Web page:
13.1178, Disc: Re "Overcoming Plateaus in SLA"

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Mon Apr 29 15:43:41 UTC 2002

LINGUIST List:  Vol-13-1178. Mon Apr 29 2002. ISSN: 1068-4875.

Subject: 13.1178, Disc: Re "Overcoming Plateaus in SLA"

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Date:  Sun, 28 Apr 2002 09:20:49 -0400
From:  "Ronald SHEEN" <Ronald_Sheen at uqtr.uquebec.ca>
Subject:  Re: 13.1160, Diss: Applied Ling: Zapata "Overcoming   Plateaus..."

-------------------------------- Message 1 -------------------------------

Date:  Sun, 28 Apr 2002 09:20:49 -0400
From:  "Ronald SHEEN" <Ronald_Sheen at uqtr.uquebec.ca>
Subject:  Re: 13.1160, Diss: Applied Ling: Zapata "Overcoming   Plateaus..."

(addendum to 13.1167)

Further to my comments and queries on this dissertation abstract, the
following has come to mind.  It would appear from the details of the
abstract that the dissertation is squarely in a domain which entails
"...reconceptualizing second and foreign language learning using a broader,
sociocultural perspective of language learning with practical concerns for
nurturing  classroom communities of successful second and foreign language
learners." (Kelly & Verplaetz, 2000:1-2).

Such a new perspective may well offer new insights into the phenomenon
of successful language learning.  However, in what I have read of the
findings derived from this new approach, I have been underwhelmed by
the evidence offered in support.  In fact, what is striking is the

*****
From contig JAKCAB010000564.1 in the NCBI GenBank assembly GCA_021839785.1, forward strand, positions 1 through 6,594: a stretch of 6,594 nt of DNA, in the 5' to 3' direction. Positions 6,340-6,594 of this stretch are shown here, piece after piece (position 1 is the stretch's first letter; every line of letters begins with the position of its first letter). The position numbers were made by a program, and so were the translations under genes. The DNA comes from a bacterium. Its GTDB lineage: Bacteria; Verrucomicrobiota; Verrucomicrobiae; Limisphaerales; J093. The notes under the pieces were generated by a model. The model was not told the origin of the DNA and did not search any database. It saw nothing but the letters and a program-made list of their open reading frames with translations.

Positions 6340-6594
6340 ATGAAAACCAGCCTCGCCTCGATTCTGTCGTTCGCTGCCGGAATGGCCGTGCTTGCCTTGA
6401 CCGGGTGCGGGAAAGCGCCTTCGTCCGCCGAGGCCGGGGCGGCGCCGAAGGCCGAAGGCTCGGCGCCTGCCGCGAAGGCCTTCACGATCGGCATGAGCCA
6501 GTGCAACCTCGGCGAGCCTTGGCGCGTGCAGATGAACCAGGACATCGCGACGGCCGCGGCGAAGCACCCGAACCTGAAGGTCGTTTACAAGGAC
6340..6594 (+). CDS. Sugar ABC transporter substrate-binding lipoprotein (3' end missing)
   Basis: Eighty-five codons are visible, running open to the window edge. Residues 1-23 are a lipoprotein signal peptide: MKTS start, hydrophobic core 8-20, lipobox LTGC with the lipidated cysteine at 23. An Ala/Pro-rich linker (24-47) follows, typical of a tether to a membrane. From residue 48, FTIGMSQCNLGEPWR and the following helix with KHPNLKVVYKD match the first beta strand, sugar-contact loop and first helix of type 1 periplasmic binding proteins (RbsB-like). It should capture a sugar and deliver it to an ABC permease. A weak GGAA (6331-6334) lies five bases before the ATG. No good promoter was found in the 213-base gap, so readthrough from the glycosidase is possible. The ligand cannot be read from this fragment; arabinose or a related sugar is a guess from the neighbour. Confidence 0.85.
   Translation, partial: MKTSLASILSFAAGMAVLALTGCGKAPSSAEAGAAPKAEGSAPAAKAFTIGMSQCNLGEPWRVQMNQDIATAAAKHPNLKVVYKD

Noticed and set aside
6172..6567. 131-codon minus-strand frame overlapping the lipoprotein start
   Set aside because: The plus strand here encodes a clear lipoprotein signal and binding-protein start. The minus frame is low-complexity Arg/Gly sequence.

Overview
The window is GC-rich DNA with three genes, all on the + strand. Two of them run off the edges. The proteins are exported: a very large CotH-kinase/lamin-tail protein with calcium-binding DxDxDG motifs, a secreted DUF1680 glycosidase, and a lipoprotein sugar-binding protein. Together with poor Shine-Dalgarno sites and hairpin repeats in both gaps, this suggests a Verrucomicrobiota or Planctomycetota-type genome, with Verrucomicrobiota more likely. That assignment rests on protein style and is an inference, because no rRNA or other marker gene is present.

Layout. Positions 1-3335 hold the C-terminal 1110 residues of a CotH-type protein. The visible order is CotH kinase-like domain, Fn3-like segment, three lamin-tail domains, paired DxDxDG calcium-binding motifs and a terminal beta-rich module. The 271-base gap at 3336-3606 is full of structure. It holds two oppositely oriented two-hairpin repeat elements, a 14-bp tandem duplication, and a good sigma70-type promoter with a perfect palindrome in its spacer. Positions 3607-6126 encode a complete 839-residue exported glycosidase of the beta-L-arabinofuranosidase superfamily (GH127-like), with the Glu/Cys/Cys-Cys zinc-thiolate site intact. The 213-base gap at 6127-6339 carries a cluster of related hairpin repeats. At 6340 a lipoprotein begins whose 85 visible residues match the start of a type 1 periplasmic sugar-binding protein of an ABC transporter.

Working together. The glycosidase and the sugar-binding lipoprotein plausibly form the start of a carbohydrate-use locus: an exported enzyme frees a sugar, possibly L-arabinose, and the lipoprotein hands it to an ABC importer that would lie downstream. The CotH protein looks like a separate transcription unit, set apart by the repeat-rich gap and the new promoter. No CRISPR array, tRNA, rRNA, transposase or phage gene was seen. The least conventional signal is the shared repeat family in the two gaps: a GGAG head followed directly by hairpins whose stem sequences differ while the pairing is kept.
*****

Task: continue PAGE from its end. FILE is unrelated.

lack of empirical evidence.  Kelly & Verplaetz (2000) offered fourteen
chapters on the findings of research studies from this perspective.
What was striking therein was the lack of substantive linguistic
evidence of actual learning.  I published a long highly critical
review of this book on this List but received no reaction or response.

Given this, I am wondering what Argenis A. Zapata offers as empirical
evidence to support his conclusion.  He concludes, for example, that some
students did, in fact, overcome their plateaus.  I'd appreciate his
specifying the data he used as evidence of this progress.  I assume that
the evidence was derived, at least, from oral production.  If it was not,
it does not constitute reliable evidence.  Even if it was, it may still be
suspect if the learners were aware of what was afoot.  The only truly
reliable evidence is that derived from fully spontaneous oral production -
extremely difficult to collect.

I write from experience here.  That is, in ongoing research on
defossilization I have been conducting for some time (not yet published),
students in oral interviews apparently show that they have defossilized
some element or other.  Yet, in spontaneous oral production witnessed
later, they often reproduce the fossilized form.  The evidence offered by
Argenis A Zapata should, therefore, prove to be of some interest to List

Refs:  Kelly, J.K. & Verplaetz, L.S. (Eds.) (2000) "Second and Foreign
Language Learning Through Classroom Interaction".   London: Lawrence Erlbaum.

Ron Sheen  University of Quebec in Trois Rivieres, Canada.

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